Matthew admits it takes a special kind of person to be, not only a firefighter, but a volunteer firefighter.

“It’s a huge sacrifice that all the members make, having our families and commitments, our day jobs … to be able to put those things aside,” he says. “At times, we have to leave the family dinner, leave the family outing.”

It’s a decision he’s glad he made years ago, but it does come with an added responsibility.

 

Table setting of wedding venue — the Cowley Lions Campground Stockade near Pincher Creek in southwestern Alberta.

 

“You know, some of the guys might like to go out for a few beers after work, but you have to make a conscious choice, where that’s not an option, where I want to be on call for my community if they need me.”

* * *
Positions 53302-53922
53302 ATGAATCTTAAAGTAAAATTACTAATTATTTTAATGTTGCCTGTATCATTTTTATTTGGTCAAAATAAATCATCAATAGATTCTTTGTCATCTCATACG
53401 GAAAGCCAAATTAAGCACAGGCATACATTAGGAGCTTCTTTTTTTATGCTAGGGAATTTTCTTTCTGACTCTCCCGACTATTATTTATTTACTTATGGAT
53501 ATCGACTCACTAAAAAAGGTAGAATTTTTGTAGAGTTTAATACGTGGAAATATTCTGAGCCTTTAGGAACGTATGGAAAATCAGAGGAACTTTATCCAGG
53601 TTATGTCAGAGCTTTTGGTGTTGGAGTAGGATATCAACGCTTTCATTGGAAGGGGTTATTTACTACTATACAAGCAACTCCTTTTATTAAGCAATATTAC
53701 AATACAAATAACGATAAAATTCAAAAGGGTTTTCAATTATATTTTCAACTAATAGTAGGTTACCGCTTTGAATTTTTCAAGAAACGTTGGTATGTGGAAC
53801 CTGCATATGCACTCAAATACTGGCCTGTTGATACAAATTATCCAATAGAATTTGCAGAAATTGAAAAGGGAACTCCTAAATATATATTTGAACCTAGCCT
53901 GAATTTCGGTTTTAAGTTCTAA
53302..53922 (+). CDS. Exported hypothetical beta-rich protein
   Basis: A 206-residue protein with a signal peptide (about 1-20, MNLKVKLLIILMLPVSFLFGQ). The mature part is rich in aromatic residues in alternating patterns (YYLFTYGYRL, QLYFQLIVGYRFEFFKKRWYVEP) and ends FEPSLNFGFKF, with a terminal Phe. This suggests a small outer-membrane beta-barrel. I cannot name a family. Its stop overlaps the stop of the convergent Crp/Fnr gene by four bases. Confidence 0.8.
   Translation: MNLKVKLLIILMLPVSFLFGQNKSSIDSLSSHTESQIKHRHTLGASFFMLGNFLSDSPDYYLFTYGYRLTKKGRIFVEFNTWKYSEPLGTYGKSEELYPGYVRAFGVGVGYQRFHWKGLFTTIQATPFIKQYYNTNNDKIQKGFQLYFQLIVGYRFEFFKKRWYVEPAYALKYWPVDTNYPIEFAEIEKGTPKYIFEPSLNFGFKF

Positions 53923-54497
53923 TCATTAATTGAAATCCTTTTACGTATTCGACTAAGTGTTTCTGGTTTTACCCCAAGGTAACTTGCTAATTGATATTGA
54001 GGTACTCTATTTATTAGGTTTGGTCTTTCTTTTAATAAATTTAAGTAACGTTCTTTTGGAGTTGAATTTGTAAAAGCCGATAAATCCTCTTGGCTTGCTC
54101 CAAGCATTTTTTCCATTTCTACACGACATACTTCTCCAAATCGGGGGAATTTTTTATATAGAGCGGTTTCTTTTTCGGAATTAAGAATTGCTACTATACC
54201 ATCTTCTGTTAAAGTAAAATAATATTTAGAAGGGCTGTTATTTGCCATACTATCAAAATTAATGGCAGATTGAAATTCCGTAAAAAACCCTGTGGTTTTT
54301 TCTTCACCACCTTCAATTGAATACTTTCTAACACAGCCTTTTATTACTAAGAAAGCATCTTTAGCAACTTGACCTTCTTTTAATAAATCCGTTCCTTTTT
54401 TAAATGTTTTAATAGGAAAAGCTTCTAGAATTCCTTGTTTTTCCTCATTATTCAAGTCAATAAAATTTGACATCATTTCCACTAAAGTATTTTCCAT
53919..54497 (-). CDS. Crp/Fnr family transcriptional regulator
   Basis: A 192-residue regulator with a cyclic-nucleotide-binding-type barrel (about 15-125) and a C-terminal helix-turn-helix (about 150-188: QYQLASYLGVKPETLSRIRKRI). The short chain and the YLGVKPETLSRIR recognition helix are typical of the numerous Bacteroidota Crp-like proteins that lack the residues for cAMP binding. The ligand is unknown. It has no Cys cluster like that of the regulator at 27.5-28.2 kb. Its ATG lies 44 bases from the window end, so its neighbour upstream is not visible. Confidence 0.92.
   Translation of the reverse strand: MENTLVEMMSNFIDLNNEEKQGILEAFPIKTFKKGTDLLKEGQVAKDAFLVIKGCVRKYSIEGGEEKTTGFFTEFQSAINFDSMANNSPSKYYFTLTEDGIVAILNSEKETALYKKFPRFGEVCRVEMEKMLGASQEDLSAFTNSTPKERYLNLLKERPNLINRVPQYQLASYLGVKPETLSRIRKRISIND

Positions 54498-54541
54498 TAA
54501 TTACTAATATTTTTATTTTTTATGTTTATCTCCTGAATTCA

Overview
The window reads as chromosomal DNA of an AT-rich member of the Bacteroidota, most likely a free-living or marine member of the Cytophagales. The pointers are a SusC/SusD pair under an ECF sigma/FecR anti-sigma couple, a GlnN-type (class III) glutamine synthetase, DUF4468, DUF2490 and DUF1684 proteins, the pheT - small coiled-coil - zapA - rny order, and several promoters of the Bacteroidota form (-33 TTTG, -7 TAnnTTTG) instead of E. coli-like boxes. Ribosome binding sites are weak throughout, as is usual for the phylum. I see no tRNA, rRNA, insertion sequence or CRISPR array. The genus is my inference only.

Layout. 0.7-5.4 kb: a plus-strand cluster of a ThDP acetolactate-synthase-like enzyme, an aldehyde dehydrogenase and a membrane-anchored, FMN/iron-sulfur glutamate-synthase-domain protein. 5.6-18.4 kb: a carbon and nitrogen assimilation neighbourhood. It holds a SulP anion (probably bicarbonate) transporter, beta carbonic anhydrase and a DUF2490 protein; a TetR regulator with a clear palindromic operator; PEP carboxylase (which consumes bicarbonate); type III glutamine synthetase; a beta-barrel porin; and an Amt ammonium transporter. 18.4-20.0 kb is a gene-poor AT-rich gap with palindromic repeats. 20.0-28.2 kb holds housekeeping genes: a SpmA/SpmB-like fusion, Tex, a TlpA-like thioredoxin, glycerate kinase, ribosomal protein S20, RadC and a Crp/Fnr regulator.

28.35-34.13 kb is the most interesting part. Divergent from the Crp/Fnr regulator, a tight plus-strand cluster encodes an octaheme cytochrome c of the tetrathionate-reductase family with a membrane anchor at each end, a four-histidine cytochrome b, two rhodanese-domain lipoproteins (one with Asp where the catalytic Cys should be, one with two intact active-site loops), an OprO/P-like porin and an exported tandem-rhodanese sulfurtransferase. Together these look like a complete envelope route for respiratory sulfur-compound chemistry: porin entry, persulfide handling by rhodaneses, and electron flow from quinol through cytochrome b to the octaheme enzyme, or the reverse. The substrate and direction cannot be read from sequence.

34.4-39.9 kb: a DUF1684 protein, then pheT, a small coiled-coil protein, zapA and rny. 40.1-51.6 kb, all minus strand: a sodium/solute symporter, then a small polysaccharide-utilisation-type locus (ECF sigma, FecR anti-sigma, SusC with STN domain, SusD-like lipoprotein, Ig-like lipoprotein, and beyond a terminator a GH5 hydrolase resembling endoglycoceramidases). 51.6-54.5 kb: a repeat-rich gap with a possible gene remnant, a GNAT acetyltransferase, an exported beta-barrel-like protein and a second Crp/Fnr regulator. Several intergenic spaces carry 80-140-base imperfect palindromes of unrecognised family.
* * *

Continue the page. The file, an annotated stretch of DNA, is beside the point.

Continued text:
Matthew’s favourite part about the role is the training that’s provided.

 “A lot of really cool things you get to learn, a lot of really good stuff,” he says. “Just being able to use those skills when you go out on calls, it’s huge … and it’s needed.”

And, what kid wouldn’t want to grow up driving a real fire truck?

Unlike some volunteer opportunities where there might be requirements going in, all the training is provided by the department at no cost to the firefighter. But having transferable skills certainly doesn’t hurt.

“In my case, I had my industrial first aid ticket and, of course, my mine rescue training,” Matthew says.

Is being a volunteer firefighter something he’d recommend to a friend or someone in the community? Absolutely!